Mental Health MASQUERADE

Litigation over care fo rArizona's mentally ill ended four years ago. Sowhy have private attorneys racked up more than $1 million in fees since then?

State Senator Mark Spitzer strode to the podium at a Prescott hotel and got to the point. The subject of the State Bar seminar in late September was mental health care, a hot topic in Arizona.

The Phoenix Republican's expertise lies in the areas of business and taxes, not social issues. But he'd agreed to discuss Arnold v. Sarn, a still-pending lawsuit filed in 1981 on behalf of Arizona's seriously mentally ill.

It's not that he doesn't want the disabled to get the help they need, Spitzer said. But he doesn't appreciate how private lawyers in the class-action suit have lapped up taxpayer dollars along the way.

Spitzer's comments raised a few eyebrows among the 75 or so in attendance, among them Phoenix attorney Chick Arnold. Arnold is to the rights of Arizona's mentally ill what Martin Luther King Jr. was to civil rights for black Americans.

He is the "Arnold" of Arnold v. Sarn, the lawsuit Spitzer alluded to. In 1981, Arnold--then the Maricopa County public fiduciary--brought the suit against the county and the state on behalf of indigent seriously mentally ill. The named defendant, James Sarn, was director of the Arizona Department of Health Services.

Arnold listened with some amazement as Spitzer carried on about excessive legal fees.

Spitzer, you see, is an attorney himself, an associate of Fennemore Craig, a firm that has made big money from Arnold v. Sarn.

"My position on this is probably hostile to my firm," Spitzer conceded last week, "but the money in these types of cases does tend to go to lawyers instead of those who need help. But I can't say how much any one firm has made in this case."

We can.
Since July 1992, Fennemore Craig has billed the state more than $500,000 for its services in the lawsuit.

All told, private lawyers involved in Arnold v. Sarn have collected more than $1.3 million in taxpayer-

paid fees since July 1992.
What's most troubling about this is that litigation in the case--the scratching-and-clawing phase--was completed in 1991.

The litigants at that time signed a document known as "The Blueprint," which specified what government agencies must do to end the monumental case.

Just last week, the lawyers signed a new agreement--a kind of amended Blueprint. The agreement, announced at a press conference by Governor J. Fife Symington III, is supposed to resolve remaining issues within a few years.

"I know it's hard for anyone outside the system to understand why the lawyers are billing so much when the trial and litigation are long over," Chick Arnold says. "It's actually hard for some people inside the system to understand it."

Attorneys in these types of cases rarely quarrel over fees. But this case is different.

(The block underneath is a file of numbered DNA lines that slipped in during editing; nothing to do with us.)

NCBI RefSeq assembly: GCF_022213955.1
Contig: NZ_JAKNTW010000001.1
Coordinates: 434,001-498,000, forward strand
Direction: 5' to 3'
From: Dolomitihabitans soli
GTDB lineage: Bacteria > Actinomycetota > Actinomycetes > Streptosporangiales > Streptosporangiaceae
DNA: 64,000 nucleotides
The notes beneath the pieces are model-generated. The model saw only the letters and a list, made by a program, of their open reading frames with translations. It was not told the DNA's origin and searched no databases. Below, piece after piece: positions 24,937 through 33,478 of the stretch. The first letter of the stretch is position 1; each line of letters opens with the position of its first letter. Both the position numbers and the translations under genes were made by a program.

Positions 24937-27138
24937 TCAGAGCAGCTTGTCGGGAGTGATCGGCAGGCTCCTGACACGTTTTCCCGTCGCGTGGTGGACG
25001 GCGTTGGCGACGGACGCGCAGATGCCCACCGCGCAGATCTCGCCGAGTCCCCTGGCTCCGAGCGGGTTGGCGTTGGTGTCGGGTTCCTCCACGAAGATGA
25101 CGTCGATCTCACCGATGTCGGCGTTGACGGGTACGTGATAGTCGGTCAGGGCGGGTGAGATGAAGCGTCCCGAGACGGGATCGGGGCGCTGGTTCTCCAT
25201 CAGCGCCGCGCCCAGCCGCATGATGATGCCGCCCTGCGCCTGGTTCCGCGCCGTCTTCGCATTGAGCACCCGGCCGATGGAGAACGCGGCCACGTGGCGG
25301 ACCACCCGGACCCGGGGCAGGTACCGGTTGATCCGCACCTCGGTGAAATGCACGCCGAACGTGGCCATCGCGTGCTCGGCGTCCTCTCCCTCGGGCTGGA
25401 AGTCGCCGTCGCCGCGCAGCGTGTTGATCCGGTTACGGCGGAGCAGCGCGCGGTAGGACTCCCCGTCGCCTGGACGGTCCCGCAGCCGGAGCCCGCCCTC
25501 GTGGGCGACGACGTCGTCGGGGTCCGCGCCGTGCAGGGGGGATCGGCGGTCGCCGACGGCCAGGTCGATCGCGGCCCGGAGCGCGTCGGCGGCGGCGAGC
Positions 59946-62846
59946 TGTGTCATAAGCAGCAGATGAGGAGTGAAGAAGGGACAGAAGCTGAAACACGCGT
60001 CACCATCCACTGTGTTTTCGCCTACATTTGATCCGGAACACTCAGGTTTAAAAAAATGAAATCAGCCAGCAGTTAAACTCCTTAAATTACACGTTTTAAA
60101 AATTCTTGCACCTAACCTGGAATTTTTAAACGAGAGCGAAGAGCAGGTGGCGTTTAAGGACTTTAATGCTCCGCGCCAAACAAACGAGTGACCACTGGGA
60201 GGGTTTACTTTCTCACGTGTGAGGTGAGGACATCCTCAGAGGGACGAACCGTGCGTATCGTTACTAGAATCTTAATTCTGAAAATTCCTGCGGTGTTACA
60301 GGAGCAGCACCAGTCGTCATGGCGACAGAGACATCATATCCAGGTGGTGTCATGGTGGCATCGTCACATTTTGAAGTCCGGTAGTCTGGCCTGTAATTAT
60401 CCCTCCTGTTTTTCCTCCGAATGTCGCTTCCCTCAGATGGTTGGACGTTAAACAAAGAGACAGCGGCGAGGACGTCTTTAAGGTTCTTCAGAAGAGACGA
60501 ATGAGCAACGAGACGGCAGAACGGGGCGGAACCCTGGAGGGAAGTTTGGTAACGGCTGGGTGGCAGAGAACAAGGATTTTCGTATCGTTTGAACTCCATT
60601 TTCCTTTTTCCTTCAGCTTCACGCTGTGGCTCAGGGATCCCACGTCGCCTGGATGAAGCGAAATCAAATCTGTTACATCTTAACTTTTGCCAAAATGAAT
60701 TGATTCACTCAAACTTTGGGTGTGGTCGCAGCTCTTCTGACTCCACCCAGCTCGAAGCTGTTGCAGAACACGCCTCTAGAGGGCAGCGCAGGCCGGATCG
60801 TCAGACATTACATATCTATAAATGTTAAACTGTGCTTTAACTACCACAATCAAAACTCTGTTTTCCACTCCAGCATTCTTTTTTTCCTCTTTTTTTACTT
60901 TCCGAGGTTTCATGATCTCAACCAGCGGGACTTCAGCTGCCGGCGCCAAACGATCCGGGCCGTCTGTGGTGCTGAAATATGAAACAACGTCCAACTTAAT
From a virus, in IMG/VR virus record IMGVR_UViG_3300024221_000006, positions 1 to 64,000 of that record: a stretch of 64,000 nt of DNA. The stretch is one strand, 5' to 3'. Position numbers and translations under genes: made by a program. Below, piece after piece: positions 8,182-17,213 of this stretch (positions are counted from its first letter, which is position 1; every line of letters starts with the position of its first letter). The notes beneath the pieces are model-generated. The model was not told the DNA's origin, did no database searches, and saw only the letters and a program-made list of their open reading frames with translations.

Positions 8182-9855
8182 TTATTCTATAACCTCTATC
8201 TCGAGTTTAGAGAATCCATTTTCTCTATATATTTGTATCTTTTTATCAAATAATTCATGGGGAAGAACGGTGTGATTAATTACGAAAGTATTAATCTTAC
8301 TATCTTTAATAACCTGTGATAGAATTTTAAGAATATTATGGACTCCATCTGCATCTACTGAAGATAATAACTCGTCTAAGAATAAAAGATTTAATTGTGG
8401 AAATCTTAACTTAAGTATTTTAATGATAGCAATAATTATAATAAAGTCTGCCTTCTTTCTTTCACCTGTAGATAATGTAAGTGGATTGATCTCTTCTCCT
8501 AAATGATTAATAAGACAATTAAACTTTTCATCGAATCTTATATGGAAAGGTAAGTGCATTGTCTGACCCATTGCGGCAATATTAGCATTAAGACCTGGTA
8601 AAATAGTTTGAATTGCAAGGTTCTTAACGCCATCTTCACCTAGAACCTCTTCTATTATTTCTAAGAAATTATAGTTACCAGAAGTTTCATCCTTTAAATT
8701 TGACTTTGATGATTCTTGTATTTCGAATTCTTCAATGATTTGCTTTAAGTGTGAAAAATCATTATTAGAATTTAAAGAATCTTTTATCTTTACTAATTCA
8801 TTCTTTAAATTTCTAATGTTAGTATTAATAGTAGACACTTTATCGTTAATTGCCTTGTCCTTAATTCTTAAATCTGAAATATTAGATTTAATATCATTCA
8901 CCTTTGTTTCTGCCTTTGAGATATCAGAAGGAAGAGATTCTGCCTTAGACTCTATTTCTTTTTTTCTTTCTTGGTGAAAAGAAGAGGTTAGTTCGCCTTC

This time, a private attorney representing Maricopa County alleged in court papers that the private lawyers representing Arizona's seriously mentally ill have been ripping off the public. He asked a judge to cut bills submitted by the plaintiffs' private lawyers--which the state and county must pay--by 40 percent.

In the legal profession, such a request is tantamount to a declaration of war.

The brawl illuminates the ease with which government comes to depend on hired guns from private law firms. Those firms, by nature, stick to publicly funded cases such as Arnold v. Sarn like chewing gum to hot pavement.

By law, the Maricopa County attorney and the Arizona attorney general represent the agencies under their jurisdiction, in this case, the county Board of Supervisors, the state Department of Health Services and the Arizona State Hospital.

That private firms have been performing the tasks of the county attorney and the attorney general is another controversial aspect of the "shadow case," as one lawyer calls the fee dispute.

Even the plaintiffs' original Phoenix-based attorneys--the Center for Law in the Public Interest (also known as the Arizona Center for Disability Law) farmed out the case in August 1994.

A Boston firm that took over the bulk of the plaintiffs' work has been paid more than $200,000 since then.

Has the shadow case had any impact on the seriously mentally ill, the supposed beneficiaries of the protracted legal exercise? Only indirectly, says Gary Birnbaum, the attorney representing the county who started the fee fight.

Birnbaum, an associate of Mariscal, Weeks, McIntyre and Friedlander, wrote in a September court pleading: "It is not unfair to question whether substantial sums which could otherwise have been devoted to the care of the indigent seriously mentally ill are being depleted through funding of a well-intentioned administrative process run amok."

It's disingenuous for Birnbaum to complain too much. His firm has billed Maricopa County more than $170,000 in Arnold v. Sarn since October 1993.

A story focusing on the vicious dispute is one that the participants would prefer not be told.

Andrew Federhar of Fennemore Craig could not be reached for comment. His firm's client, the Arizona Department of Health Services and its director Jack Dillenberg, wouldn't utter a peep.

Birnbaum, who provided detailed background about the case, deferred on-the-record remarks to his firm's client, County Attorney Rick Romley. Romley's spokesman, Bill FitzGerald, said no one wished to comment.

Anne Ronan of the Arizona Center for Disability Law expressed displeasure that a story about the fees was in the works.

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